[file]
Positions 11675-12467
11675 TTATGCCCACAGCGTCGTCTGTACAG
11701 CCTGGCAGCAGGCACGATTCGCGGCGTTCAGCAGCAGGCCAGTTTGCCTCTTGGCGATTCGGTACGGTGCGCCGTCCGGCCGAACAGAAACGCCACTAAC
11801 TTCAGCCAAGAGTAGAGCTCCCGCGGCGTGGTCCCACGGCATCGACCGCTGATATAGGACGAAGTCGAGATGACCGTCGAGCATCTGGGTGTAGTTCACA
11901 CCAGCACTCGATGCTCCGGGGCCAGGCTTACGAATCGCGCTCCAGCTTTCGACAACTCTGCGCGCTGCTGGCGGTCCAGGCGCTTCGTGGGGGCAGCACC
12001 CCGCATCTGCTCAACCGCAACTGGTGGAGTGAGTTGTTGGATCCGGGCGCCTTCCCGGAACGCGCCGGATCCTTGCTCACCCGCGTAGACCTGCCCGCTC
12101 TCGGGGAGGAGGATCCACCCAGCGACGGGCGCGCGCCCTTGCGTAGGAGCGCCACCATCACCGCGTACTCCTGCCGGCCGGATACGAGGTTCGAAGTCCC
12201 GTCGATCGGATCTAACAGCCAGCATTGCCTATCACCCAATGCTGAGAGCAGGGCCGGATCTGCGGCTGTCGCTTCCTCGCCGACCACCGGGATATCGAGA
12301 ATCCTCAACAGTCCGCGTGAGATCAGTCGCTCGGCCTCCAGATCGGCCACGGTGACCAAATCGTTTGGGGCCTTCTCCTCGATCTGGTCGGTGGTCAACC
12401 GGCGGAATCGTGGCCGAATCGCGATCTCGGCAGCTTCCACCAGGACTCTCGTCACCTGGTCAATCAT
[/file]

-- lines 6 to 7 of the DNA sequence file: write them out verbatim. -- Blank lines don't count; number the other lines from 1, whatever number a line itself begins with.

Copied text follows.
12001 CCGCATCTGCTCAACCGCAACTGGTGGAGTGAGTTGTTGGATCCGGGCGCCTTCCCGGAACGCGCCGGATCCTTGCTCACCCGCGTAGACCTGCCCGCTC
12101 TCGGGGAGGAGGATCCACCCAGCGACGGGCGCGCGCCCTTGCGTAGGAGCGCCACCATCACCGCGTACTCCTGCCGGCCGGATACGAGGTTCGAAGTCCC